"Our office has succesfully assisted countless numbers of faimilies to be reunited by using both the I-212 waiver and the I-601 waiver."
The first thing many who have been deported from the United States asks is “when may I return.” In most cases , the alien may not return to the United States after s/he has been ordered removed for a period of 10 years, but like many laws there are “exceptions.” The Immigration and Nationality Act provides that an alien may return to the United States, notwithstanding the bar on re-entry, if the Attorney general has consented to the alien’s reapplying for admission. The application for re-entry is filed either in the United States or at the oversees consulate who has the authority to grant the “I-212 waiver.”
This I-212 "waiver" is for an inadmissible immigrant or non-immigrant that is seeking permission to reapply for admission into the United States (also known as “consent to reapply”) after they have been excluded, deported, or removed from the United States or had been unlawfully present in the United States for an aggregate period of more than 1 year, and subsequently entered or attempted to reenter the United States without being admitted.
Aliens who have been deported from the United States are typically barred for a period of time. The period during which the deportee is barred can be either 5, 10 or 20 years depending on the circumstances of and reasons for the deportation. See below. In order to be readmitted during the period s/he is barred, a I-212 Waiver for Reapplication for Admission must be filed.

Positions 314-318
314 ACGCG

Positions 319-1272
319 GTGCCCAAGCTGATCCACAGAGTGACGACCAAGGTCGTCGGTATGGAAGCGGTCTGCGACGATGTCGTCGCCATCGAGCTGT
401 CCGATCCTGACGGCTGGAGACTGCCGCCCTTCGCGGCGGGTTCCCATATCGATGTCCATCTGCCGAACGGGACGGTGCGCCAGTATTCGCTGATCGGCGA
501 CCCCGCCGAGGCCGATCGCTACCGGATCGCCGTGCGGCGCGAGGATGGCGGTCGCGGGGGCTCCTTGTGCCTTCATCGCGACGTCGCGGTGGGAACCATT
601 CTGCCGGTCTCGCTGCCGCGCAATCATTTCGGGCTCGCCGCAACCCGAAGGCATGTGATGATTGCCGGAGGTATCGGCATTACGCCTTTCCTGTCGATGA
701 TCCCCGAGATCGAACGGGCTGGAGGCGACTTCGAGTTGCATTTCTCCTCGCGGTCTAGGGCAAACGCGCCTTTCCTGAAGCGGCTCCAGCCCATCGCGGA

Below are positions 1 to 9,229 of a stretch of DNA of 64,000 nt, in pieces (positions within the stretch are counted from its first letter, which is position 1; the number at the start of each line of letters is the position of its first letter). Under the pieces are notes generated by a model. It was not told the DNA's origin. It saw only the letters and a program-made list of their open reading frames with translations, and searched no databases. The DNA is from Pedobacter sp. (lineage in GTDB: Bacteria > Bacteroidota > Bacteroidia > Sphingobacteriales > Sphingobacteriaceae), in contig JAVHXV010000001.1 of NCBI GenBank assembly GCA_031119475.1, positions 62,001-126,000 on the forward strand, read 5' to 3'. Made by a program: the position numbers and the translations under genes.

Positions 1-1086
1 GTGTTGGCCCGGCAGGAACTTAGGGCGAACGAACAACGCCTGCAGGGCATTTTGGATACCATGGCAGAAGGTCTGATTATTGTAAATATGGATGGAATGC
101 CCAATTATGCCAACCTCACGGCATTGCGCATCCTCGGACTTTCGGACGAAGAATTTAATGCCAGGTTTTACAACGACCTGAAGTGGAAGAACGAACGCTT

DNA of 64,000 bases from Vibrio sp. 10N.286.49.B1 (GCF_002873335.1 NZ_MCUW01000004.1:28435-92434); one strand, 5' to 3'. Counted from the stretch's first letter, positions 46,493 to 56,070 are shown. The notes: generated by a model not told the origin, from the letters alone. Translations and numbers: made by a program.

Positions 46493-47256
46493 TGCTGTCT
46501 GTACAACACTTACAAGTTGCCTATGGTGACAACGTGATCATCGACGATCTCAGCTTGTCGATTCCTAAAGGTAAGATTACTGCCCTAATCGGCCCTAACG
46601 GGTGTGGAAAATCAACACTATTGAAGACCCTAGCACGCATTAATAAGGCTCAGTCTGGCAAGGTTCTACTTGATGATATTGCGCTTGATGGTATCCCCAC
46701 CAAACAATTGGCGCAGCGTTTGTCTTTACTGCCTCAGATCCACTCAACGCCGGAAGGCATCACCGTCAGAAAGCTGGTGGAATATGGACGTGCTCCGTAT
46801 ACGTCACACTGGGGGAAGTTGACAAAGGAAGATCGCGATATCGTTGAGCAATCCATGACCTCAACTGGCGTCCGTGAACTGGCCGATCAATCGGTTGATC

In many cases, the I-212 Waiver is filed along with an I-601 waiver application (for those that remained in the United States illegally for a period of greater than six months). Or for example, someone who has been ordered removed from the United States after an Immigration Judge has made a finding of fraud under INA § 212(a)(6)(C)(i), which imposes a bar to entering the U.S., will require an I-212 waiver application and either an I-601 waiver application ( for an immigrant visa) or an I-192 waiver application (for a nonimmigrant visa). The I-212 application, once granted, would waive the prior removal. The I-601 or I-192 application, if approved, would waive the fraud grounds of inadmissibility.